The situations that must be reported are listed in detail below.

Child and Family Services Act CFSA s.72 (1) 

Despite the provisions of any other Act, if a person, including a person who performs professional or official duties with respect to children, has reasonable grounds to suspect one of the following, the person shall forthwith report the suspicion and the information on which it is based to a society:

  1. The child has suffered physical harm, inflicted by the person having charge of the child or caused by or resulting from that person's,

  1. failure to adequately care for, provide for, supervise or protect the child, or

  2. pattern of neglect in caring for, providing for, supervising or protecting the child.

  1. There is a risk that the child is likely to suffer physical harm inflicted by the person having charge of the child or caused by or resulting from that person's,

  1. failure to adequately care for, provide for, supervise or protect the child, or

  2. pattern of neglect in caring for, providing for, supervising or protecting the child.

  1. The child has been sexually molested or sexually exploited, by the person having charge of the child or by another person where the person having charge of the child knows or should know of the possibility of sexual molestation or sexual exploitation and fails to protect the child.
      

  2. There is a risk that the child is likely to be sexually molested or sexually exploited as described in paragraph 3.
      

  3. The child requires medical treatment to cure, prevent or alleviate physical harm or suffering and the child's parent or the person having charge of the child does not provide, or refuses or is unavailable or unable to consent to, the treatment.
      

  4. The child has suffered emotional harm, demonstrated by serious,

  1. anxiety, 

  2. depression,

  3. withdrawal,

  4. self-destructive or aggressive behaviour, or

  5. delayed development,

and there are reasonable grounds to believe that the emotional harm suffered by the child results from the actions, failure to act or pattern of neglect on the part of the child's parent or the person having charge of the child.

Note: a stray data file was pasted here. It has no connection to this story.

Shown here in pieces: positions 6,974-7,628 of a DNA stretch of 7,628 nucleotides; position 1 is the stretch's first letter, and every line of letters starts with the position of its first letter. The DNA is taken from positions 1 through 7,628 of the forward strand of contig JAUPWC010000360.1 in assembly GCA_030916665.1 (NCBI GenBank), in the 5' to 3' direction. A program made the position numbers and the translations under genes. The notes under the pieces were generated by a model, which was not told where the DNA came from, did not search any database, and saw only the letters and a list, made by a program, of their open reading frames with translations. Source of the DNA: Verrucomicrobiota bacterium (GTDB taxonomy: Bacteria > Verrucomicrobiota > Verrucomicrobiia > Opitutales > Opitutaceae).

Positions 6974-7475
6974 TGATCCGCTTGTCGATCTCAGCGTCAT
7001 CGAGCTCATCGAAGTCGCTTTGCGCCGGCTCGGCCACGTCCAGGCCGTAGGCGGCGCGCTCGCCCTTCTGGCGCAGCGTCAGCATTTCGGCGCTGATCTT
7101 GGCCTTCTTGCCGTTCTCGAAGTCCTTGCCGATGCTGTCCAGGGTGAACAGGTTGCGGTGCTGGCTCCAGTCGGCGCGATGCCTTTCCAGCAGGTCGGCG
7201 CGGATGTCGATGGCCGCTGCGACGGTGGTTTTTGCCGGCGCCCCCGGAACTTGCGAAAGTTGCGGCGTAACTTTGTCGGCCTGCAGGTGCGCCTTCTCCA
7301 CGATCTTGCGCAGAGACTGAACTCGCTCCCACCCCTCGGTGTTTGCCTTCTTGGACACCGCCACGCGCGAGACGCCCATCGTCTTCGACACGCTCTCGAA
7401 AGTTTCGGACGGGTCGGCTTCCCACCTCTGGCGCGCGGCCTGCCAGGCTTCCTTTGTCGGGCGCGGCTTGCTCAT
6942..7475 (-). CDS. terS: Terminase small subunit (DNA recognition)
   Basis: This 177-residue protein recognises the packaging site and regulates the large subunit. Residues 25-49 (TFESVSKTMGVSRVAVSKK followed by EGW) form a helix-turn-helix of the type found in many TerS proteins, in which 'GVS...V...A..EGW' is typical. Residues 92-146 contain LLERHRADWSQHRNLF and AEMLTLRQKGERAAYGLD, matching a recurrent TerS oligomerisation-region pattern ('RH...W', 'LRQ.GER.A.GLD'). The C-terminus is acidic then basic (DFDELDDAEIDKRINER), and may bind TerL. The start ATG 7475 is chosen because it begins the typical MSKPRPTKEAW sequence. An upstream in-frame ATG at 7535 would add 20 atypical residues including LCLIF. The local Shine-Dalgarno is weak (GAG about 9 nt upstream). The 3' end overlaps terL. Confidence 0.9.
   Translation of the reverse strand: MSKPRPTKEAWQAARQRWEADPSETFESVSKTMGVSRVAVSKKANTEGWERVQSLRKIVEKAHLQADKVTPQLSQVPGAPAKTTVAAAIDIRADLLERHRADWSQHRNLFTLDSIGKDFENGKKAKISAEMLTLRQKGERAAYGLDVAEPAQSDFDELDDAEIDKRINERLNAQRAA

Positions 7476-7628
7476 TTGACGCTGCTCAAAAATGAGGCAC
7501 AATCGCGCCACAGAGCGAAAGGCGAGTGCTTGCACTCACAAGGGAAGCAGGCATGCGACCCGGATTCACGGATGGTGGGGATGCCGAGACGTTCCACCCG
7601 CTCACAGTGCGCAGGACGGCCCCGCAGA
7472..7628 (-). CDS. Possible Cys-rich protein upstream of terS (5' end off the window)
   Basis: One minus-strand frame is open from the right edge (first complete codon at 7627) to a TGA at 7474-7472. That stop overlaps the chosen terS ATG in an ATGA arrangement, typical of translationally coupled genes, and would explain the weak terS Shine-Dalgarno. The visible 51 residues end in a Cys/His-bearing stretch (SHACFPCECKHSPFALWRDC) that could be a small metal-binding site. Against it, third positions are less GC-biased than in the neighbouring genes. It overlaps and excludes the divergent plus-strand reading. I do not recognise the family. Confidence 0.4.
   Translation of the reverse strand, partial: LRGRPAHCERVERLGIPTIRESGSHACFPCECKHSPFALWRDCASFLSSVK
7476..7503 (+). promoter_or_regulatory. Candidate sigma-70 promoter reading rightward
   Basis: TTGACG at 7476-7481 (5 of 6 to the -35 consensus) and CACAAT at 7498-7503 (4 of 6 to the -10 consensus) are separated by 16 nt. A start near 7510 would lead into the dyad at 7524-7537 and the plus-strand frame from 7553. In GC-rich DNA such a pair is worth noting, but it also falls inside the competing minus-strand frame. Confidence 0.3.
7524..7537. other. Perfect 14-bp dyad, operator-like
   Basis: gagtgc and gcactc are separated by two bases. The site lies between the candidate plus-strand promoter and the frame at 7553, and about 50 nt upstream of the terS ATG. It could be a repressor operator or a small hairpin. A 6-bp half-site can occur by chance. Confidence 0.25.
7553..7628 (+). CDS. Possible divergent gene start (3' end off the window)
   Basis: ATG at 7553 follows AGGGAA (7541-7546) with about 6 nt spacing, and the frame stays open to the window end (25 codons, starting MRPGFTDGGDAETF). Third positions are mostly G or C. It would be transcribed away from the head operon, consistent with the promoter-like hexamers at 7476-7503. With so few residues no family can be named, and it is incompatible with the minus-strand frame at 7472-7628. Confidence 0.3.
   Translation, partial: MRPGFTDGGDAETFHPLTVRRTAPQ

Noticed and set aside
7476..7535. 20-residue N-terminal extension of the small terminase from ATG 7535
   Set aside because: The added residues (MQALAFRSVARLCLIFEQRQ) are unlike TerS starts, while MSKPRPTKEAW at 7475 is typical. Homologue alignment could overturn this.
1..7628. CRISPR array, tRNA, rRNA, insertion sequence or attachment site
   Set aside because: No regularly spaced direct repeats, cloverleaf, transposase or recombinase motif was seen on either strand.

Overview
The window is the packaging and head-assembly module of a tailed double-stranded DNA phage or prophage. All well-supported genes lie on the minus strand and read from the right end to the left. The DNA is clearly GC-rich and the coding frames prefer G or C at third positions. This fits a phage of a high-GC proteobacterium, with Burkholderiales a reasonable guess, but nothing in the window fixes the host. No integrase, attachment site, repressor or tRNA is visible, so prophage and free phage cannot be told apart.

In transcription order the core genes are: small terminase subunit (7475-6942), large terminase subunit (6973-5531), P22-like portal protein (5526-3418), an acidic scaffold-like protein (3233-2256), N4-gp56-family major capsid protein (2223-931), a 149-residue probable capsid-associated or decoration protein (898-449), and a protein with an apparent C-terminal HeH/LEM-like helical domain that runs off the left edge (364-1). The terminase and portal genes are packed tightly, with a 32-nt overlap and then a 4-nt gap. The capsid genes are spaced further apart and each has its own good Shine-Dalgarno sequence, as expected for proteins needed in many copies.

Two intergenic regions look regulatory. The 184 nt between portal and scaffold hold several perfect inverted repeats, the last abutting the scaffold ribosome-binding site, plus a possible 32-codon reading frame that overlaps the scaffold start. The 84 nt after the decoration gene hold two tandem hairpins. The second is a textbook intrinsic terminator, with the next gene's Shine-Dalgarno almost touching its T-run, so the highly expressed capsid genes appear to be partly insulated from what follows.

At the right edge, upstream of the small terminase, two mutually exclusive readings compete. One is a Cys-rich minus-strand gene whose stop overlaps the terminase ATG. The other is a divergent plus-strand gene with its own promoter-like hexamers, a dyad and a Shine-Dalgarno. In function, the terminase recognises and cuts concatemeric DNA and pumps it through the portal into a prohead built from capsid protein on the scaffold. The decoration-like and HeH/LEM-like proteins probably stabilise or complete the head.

1. The child has suffered emotional harm of the kind described in subparagraph i, ii, iii, iv or v of paragraph 6 and the child's parent or the person having charge of the child does not provide, or refuses or is unavailable or unable to consent to, services or treatment to remedy or alleviate the harm.
      

  2. There is a risk that the child is likely to suffer emotional harm of the kind described in subparagraph i, ii, iii, iv or v of paragraph 6 resulting from the actions, failure to act or pattern of neglect on the part of the child's parent or the person having charge of the child.
      

  3. There is a risk that the child is likely to suffer emotional harm of the kind described in subparagraph i, ii, iii, iv or v of paragraph 6 and that the child's parent or the person having charge of the child does not provide, or refuses or is unavailable or unable to consent to, services or treatment to prevent the harm.
      

  4. The child suffers from a mental, emotional or developmental condition that, if not remedied, could seriously impair the child's development and the child's parent or the person having charge of the child does not provide, or refuses or is unavailable or unable to consent to, treatment to remedy or alleviate the condition.
      

  5. The child has been abandoned, the child's parent has died or is unavailable to exercise his or her custodial rights over the child and has not made adequate provision for the child's care and custody, or the child is in a residential placement and the parent refuses or is unable or unwilling to resume the child's care and custody.